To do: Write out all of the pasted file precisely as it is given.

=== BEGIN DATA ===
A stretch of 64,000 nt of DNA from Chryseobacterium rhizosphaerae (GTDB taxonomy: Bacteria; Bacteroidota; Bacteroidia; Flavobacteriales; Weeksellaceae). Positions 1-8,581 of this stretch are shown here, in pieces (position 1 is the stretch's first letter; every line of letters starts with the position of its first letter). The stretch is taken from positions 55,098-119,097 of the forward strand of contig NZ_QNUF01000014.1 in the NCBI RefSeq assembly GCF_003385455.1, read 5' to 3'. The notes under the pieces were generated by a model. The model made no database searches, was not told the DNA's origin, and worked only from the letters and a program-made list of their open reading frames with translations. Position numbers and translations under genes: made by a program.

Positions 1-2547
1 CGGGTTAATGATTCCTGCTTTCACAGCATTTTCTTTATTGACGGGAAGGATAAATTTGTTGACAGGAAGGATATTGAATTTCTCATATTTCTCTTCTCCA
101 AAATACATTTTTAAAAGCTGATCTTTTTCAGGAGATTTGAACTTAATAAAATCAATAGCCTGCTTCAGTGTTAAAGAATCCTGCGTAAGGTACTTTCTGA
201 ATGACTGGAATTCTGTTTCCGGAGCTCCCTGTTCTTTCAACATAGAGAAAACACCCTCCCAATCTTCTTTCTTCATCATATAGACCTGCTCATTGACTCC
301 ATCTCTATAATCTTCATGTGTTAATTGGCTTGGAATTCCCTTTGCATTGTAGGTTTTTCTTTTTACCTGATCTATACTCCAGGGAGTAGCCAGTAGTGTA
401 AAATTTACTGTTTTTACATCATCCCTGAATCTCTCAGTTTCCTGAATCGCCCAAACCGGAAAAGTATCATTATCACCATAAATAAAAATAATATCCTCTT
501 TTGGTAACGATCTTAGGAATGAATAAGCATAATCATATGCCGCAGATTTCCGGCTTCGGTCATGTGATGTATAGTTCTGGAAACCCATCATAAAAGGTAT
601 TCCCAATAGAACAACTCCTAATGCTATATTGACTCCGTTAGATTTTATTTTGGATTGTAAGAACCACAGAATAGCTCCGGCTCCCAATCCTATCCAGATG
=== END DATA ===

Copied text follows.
A stretch of 64,000 nt of DNA from Chryseobacterium rhizosphaerae (GTDB taxonomy: Bacteria; Bacteroidota; Bacteroidia; Flavobacteriales; Weeksellaceae). Positions 1-8,581 of this stretch are shown here, in pieces (position 1 is the stretch's first letter; every line of letters starts with the position of its first letter). The stretch is taken from positions 55,098-119,097 of the forward strand of contig NZ_QNUF01000014.1 in the NCBI RefSeq assembly GCF_003385455.1, read 5' to 3'. The notes under the pieces were generated by a model. The model made no database searches, was not told the DNA's origin, and worked only from the letters and a program-made list of their open reading frames with translations. Position numbers and translations under genes: made by a program.

Positions 1-2547
1 CGGGTTAATGATTCCTGCTTTCACAGCATTTTCTTTATTGACGGGAAGGATAAATTTGTTGACAGGAAGGATATTGAATTTCTCATATTTCTCTTCTCCA
101 AAATACATTTTTAAAAGCTGATCTTTTTCAGGAGATTTGAACTTAATAAAATCAATAGCCTGCTTCAGTGTTAAAGAATCCTGCGTAAGGTACTTTCTGA
201 ATGACTGGAATTCTGTTTCCGGAGCTCCCTGTTCTTTCAACATAGAGAAAACACCCTCCCAATCTTCTTTCTTCATCATATAGACCTGCTCATTGACTCC
301 ATCTCTATAATCTTCATGTGTTAATTGGCTTGGAATTCCCTTTGCATTGTAGGTTTTTCTTTTTACCTGATCTATACTCCAGGGAGTAGCCAGTAGTGTA
401 AAATTTACTGTTTTTACATCATCCCTGAATCTCTCAGTTTCCTGAATCGCCCAAACCGGAAAAGTATCATTATCACCATAAATAAAAATAATATCCTCTT
501 TTGGTAACGATCTTAGGAATGAATAAGCATAATCATATGCCGCAGATTTCCGGCTTCGGTCATGTGATGTATAGTTCTGGAAACCCATCATAAAAGGTAT
601 TCCCAATAGAACAACTCCTAATGCTATATTGACTCCGTTAGATTTTATTTTGGATTGTAAGAACCACAGAATAGCTCCGGCTCCCAATCCTATCCAGATG